You want to buy a home but your debt jeopardizes qualifying for a mortgage. Don’t give up. It is just a case of bad timing. You can likely buy a home if you do these simple things first.
1. Start Budgeting. It’s the first step of the financial journey you’ll be taking. You must have a good understanding of your entire financial picture when trying to reduce your debt. I hold regular webinars on budgeting. It is important to remember that budgeting is not an overnight process; it will take a month or two to collect your financial information and to understand your cash flow of what is coming in and going out. Budgeting needs to be done on a regular monthly basis, or it will not be beneficial.
2. Pay More Than the Minimum on Your Debt. That includes all debt. Pay down your most expensive debt first. Credit card debt is going to be a lot more expensive than, let’s say, your student loan debt, or even your house payment. Commit any windfalls to paying off your debt: any influx of unexpected cash, a stimulus check, a tax refund or inheritance should be put toward your loans instead of splurging on yourself.
3. Stop Creating More Debt. Cut back on your spending. Going out to eat at restaurants, the daily Starbuck’s trips, where you’re spending five or six dollars on a drink per day, and any other expensive hobbies should be put on hold. Golf, which I love to play, is an expensive hobby. It’s more important to get yourself out of a debt first. You will enjoy your golf game a whole lot more when you no longer have that awful debt weighing on you.
4. Try to Earn Extra Income. A second job or a side gig with skills you know well enough to earn money at, and that people will want, is a great idea. Maybe you are good at working on homes and can help your neighbors. If you are good at selling, look around your house at all the things you aren’t using anymore, and find what you can sell to someone who will put it to good use. That money will also help pay down debt quicker and without a lot of effort.
5. Downsizing Where You Live. When we live above our means, it puts us further into debt. We’ve grown accustomed to our home, the memories, and everything in it. You can gain control of debt quicker by downsizing. You might not have a house payment anymore. When it comes to furnishings, don’t buy the designer labels or heavily advertised brands. They aren’t always the best. Usually, it comes down to what people think they need to have.
You Will Still Need to Save for You
Basically, essentials will vary from person to person in each situation but it must be budgeted for. Some people say 50 percent of your take-home pay should cover your essentials and repayment toward your debt. Obviously, if you are in a single income household, the percentage you need is different from someone who is married with children and living in a bigger house.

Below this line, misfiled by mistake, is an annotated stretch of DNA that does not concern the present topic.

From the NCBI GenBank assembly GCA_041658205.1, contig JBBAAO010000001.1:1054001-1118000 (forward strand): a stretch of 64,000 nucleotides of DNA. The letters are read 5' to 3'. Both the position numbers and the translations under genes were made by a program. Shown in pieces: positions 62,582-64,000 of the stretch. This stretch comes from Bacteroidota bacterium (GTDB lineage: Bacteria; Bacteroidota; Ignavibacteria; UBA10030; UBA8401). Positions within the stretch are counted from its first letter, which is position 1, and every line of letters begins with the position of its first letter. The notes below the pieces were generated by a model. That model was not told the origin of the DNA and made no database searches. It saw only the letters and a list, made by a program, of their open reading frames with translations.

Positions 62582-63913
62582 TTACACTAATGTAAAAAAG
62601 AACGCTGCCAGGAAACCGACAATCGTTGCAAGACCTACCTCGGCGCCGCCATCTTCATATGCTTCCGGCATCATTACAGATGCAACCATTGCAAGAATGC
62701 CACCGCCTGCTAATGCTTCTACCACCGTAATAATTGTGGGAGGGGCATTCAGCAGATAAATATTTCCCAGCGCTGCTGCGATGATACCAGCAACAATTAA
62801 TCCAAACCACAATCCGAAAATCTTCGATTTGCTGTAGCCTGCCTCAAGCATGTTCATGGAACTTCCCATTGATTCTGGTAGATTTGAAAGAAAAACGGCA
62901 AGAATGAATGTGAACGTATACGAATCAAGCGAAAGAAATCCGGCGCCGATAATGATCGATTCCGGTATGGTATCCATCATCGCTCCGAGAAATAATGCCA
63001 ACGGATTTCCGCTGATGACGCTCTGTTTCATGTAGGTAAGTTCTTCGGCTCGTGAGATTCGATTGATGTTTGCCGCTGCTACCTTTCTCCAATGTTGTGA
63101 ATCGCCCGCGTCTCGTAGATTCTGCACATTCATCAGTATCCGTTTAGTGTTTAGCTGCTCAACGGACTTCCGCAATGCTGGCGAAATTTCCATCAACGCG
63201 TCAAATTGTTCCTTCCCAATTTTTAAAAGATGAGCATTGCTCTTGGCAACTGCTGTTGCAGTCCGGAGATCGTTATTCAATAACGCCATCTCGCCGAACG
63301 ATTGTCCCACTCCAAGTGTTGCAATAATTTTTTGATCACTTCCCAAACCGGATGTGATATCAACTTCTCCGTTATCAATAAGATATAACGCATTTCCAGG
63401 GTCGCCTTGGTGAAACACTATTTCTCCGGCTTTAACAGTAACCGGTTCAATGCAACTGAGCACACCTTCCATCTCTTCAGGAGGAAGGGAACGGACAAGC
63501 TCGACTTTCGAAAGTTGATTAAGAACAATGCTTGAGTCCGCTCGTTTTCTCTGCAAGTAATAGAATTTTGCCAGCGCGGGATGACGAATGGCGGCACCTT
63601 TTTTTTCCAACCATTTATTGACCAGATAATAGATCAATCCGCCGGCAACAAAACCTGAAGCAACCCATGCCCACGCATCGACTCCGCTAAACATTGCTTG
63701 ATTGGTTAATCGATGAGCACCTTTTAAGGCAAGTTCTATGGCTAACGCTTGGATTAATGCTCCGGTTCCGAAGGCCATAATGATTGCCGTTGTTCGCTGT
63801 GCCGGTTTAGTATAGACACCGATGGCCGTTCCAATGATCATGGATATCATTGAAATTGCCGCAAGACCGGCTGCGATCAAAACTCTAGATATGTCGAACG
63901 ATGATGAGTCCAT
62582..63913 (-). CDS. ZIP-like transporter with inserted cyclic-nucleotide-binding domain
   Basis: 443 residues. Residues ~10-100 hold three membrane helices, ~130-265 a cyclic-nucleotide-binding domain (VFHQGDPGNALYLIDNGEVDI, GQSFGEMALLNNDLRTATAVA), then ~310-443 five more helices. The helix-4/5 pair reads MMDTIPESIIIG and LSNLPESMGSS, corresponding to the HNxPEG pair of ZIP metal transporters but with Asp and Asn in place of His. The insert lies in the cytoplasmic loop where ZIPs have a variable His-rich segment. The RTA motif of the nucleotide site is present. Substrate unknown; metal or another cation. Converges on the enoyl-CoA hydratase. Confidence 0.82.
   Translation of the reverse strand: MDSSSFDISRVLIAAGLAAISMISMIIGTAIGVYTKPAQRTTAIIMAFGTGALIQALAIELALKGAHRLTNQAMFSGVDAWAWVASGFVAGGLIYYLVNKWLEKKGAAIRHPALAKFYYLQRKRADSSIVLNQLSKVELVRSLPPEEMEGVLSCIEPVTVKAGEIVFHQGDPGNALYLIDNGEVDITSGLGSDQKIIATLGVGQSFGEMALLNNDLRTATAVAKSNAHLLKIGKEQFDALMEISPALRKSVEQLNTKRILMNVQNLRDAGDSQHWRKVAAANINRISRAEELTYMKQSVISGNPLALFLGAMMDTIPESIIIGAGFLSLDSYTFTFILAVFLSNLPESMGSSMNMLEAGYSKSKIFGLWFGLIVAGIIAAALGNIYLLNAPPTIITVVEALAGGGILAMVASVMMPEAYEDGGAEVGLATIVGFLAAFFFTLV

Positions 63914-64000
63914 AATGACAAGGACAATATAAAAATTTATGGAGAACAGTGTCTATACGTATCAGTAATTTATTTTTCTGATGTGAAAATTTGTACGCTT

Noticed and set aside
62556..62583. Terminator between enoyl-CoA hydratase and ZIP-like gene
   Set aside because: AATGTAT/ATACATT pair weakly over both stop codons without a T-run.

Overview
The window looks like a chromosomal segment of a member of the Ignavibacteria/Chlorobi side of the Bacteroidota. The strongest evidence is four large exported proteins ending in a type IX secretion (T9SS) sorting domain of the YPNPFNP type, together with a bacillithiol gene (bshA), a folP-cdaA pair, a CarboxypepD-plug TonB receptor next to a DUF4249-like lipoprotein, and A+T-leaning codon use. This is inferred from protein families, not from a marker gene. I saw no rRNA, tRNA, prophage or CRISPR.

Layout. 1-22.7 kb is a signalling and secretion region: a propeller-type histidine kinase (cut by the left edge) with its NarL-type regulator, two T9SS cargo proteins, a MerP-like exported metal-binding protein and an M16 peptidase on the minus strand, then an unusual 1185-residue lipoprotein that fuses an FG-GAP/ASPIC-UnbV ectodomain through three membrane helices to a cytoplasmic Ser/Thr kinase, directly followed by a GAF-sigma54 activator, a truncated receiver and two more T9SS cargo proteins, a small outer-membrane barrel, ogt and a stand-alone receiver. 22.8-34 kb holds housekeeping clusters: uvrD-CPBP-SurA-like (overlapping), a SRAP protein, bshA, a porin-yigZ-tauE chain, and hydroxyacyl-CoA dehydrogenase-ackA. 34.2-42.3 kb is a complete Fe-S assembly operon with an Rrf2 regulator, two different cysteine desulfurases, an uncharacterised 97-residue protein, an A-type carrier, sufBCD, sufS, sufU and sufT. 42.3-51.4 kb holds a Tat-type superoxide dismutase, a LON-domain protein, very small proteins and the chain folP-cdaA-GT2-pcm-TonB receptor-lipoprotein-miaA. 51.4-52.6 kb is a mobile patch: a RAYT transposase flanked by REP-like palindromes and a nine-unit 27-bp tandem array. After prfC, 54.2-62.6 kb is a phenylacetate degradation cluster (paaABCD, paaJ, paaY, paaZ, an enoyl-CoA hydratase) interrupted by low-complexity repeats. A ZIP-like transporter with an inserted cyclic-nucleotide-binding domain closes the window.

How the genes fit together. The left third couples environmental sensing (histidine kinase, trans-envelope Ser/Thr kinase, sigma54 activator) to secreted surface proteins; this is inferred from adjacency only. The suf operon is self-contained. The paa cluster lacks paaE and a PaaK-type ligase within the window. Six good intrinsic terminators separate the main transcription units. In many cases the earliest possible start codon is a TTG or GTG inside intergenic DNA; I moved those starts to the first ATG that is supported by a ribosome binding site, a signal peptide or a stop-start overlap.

So we typically say to earmark roughly 10 percent toward your debt and 10 percent toward your savings with no interruptions. It is so important to keep saving for yourself. Your expenses will fluctuate, like in July, for lawn care and those types of good-weather things, rather than snow removal occurring in January. So knowing what the expenses are, and what the cash flow is for both incoming and outgoing should work out in your favor in the end.
Pay Off Debt to Create More Debt?
It sometimes seems like the American Way, doesn’t it? It’s funny, but really, it’s not. Once we get into debt, we concentrate on getting out of debt to create more debt.
Some people can develop a false sense of security with using zero percent interest credit cards. When they downsized their home they bought new furniture and thought they were fine for those first six, twelve or eighteen months. But didn’t they know what happens at the end of the period? Usually, the interest rate skyrockets if you haven’t paid the balance. Lesson learned: make sure you understand the nuances of zero percent interest first, before you go deeper into debt.
Do you really need new furniture? Do you really need it right away? Can you use what you have for a while? However, if do you need it, want it, and are going to buy it, think about selling your used furniture and putting the extra money toward your debts.
There is a Silver Lining
This type of conversation is uncomfortable for most people because they don’t like to talk about their finances. That’s why we do what we do. We make that process easier. We explain to our clients that they will outlive their money if they don’t change their current habits. We usually run a retirement income analysis so they can see what their financial future will look like if they continue down their current path.
I understand change is difficult for most people and, believe me, it won’t happen overnight. However, I would not want to see them in a worse position either, which is why I believe there is a silver lining to everything. The coronavirus pandemic proved to us that we don’t need to go to the grocery store three times a week or order out for food twice a week. We can cut back. We did cut back. We learned to workout at home.
Your debt should influence you to cut back on unnecessary expenses in order to get on course toward your financial freedom. Falling back would simply be an injustice to you. It is our job to make sure you understand the situation you’ve gotten into, to then develop a plan with you, to help you get out of debt so you don’t repeat it.
This a priority because even if you are not worried for yourself, think about your family and their future if something were to happen to you. You don’t want to leave a financial burden on them.
I would be happy to talk with you either at the next budgeting webinar or whatever is most convenient for you if you are interested. Just let me know.